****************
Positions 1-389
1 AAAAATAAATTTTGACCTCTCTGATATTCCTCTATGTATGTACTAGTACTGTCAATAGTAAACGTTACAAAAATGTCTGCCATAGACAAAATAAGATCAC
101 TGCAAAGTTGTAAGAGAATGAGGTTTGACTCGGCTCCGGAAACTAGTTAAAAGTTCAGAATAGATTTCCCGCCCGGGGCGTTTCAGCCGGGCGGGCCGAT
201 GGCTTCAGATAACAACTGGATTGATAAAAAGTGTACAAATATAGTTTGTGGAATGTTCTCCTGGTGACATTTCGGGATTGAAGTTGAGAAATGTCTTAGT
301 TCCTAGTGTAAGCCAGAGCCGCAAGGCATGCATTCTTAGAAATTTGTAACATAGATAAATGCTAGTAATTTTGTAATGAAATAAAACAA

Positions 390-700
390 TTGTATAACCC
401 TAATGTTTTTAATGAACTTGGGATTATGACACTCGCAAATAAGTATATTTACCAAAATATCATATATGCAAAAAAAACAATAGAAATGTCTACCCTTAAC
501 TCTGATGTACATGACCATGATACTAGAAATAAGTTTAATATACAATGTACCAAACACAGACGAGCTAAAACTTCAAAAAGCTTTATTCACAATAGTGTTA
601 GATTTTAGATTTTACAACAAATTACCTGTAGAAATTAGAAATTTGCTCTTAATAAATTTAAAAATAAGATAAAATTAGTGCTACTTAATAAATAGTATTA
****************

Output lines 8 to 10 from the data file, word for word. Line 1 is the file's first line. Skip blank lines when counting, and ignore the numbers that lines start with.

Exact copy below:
401 TAATGTTTTTAATGAACTTGGGATTATGACACTCGCAAATAAGTATATTTACCAAAATATCATATATGCAAAAAAAACAATAGAAATGTCTACCCTTAAC
501 TCTGATGTACATGACCATGATACTAGAAATAAGTTTAATATACAATGTACCAAACACAGACGAGCTAAAACTTCAAAAAGCTTTATTCACAATAGTGTTA
601 GATTTTAGATTTTACAACAAATTACCTGTAGAAATTAGAAATTTGCTCTTAATAAATTTAAAAATAAGATAAAATTAGTGCTACTTAATAAATAGTATTA